NSF Says 'Deficiencies' Threaten Math-Science Grant in N.Y.C.
The National Science Foundation has warned New York City public school officials that they must substantially alter a program to improve K-12 math, science, and technology education or risk losing millions of dollars in federal funding midway through the five-year effort.
In a midpoint review of the $15 million Urban Systemic Initiative, which included a site visit and evaluation, officials with the independent federal agency said that while improvements have been made, the New York project still shows "an array of programmatic deficiencies," and that progress "is inadequate to justify sustained support." The concerns were outlined in a letter from Luther S. Williams, the NSF's acting director of educational system reform, to Schools Chancellor Rudy F. Crew last month.
NSF officials declined to divulge specific problems with New York's program, pending a final decision about its future.
New York is not the first district that the NSF has accused of failing to satisfy the aims of its multimillion-dollar systemic reform efforts to improve mathematics, science, and technology education in some of the nation's poorest schools.
Although none of the participants has been dropped from the urban program so far, the NSF has been getting tough with participants in its other systemic reform programs, which target states, rural districts, and other jurisdictions. Since last fall, it has cut loose three states and the District of Columbia.
In the letter to Mr. Crew, the agency offers two scenarios for the future of the grant: One involves a significant restructuring of the initiative to meet criteria that the NSF outlined in its analysis; the other lays out a negotiated phaseout plan, thereby canceling the remaining $9 million in funding.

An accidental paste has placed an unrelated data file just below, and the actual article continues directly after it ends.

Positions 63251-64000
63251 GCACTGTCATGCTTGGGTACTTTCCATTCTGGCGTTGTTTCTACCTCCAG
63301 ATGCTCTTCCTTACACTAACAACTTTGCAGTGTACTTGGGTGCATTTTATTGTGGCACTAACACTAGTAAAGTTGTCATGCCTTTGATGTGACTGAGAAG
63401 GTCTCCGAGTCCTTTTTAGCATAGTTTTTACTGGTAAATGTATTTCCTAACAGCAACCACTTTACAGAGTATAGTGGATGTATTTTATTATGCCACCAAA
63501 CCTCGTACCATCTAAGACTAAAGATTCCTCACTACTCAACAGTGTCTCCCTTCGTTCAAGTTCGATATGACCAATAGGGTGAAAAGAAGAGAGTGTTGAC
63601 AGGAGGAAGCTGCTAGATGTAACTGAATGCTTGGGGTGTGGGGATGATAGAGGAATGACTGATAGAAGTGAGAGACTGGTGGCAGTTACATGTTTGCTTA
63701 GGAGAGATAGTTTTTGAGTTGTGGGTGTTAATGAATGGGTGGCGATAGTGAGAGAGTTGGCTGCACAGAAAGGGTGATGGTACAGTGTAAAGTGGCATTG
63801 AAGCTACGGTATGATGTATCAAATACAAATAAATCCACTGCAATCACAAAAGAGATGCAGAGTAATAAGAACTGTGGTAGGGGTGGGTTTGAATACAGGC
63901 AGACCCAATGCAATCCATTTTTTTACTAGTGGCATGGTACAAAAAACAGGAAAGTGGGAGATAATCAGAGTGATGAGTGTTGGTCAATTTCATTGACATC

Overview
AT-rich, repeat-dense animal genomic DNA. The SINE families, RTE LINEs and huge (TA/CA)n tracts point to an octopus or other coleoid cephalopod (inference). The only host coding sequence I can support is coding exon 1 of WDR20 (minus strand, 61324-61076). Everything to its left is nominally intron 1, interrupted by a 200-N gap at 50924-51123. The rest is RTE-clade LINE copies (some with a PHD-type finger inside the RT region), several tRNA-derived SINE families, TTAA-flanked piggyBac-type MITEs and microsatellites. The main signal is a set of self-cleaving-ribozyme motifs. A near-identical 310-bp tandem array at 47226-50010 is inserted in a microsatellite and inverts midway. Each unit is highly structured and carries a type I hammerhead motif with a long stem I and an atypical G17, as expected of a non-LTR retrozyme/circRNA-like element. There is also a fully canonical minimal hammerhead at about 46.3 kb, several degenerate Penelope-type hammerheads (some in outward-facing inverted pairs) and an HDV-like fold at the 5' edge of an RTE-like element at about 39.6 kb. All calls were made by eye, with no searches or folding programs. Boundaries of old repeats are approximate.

School officials have until June 30 to present their restructuring plan to the agency, which informs participants in July or August if their funding will continue.
Mr. Crew met with NSF officials last month to discuss a plan for addressing program problems.
New York City school officials, who have already set in motion changes in the program's leadership, are confident a restructuring plan can be negotiated and that funding will continue, said David Golub, a spokesman for the city's school board. If the NSF goes along with proposed modifications, agency officials would oversee the program for six months to ensure its progress. If progress proved unsatisfactory, however, the program could be halted during that time.
Although NSF officials said that they could not comment on the specifics, Eric Hamilton, a program director in the systemic initiative office, said that participants generally are evaluated each year and must meet explicit criteria to ensure continued funding.
"One of the most significant requirements for maintaining eligibility is that the site integrate all the various reform efforts in math and science education under a single rubric, for which USI is a defining force," Mr. Hamilton said. "If we go into a site and determine that the [urban initiative] is not critical to the success of their operation, that would be something to point out to the site, and we would attempt to rectify that."
In addition to questions about leadership, the NSF has asked New York City school officials to show how the urban initiative is critical to the city's overall efforts to boost standards in math and science for all students, Mr. Golub said.
New York was one of the first nine cities--along with Baltimore; Cincinnati; Chicago; Dade County (Miami), Fla.; Dallas; Detroit; El Paso, Texas; and Phoenix--to be named to the urban program in 1994. Eleven other sites have since been added.
In all, 59 grants have been awarded for the NSF's four systemic reform programs.
New York City planned to create math and science centers in 250 schools, which would provide leadership to its other 850 schools.